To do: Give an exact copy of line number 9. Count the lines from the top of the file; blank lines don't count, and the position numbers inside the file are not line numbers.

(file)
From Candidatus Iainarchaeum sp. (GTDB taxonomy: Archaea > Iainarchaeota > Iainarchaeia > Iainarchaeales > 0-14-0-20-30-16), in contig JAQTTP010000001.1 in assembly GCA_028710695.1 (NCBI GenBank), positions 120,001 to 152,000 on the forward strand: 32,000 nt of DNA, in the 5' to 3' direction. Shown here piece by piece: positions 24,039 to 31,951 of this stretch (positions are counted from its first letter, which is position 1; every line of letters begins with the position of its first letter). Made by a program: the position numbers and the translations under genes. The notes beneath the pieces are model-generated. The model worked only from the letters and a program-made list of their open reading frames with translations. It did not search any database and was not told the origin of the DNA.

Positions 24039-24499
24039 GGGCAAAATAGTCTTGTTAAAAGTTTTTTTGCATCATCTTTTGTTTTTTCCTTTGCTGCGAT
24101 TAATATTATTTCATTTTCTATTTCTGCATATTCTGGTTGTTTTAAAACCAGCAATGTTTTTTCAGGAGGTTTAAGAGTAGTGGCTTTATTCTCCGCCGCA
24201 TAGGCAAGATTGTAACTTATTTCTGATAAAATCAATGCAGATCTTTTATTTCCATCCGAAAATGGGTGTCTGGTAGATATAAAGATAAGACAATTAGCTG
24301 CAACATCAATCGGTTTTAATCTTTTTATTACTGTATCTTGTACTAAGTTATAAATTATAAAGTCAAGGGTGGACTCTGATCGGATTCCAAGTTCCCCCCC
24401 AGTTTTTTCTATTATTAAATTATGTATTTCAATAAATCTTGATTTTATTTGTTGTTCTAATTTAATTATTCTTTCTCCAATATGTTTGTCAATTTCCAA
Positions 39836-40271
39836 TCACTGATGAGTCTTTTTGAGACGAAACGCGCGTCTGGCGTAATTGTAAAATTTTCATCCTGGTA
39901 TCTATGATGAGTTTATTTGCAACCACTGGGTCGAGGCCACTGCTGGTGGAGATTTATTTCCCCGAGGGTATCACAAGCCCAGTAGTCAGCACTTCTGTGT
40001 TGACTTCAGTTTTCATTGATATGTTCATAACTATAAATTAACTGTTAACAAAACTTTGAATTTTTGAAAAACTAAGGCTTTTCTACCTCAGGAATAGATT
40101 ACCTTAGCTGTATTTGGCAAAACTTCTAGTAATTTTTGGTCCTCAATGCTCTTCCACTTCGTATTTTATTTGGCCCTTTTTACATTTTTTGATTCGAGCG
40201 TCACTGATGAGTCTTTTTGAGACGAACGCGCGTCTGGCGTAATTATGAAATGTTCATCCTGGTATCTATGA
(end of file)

39836 TCACTGATGAGTCTTTTTGAGACGAAACGCGCGTCTGGCGTAATTGTAAAATTTTCATCCTGGTA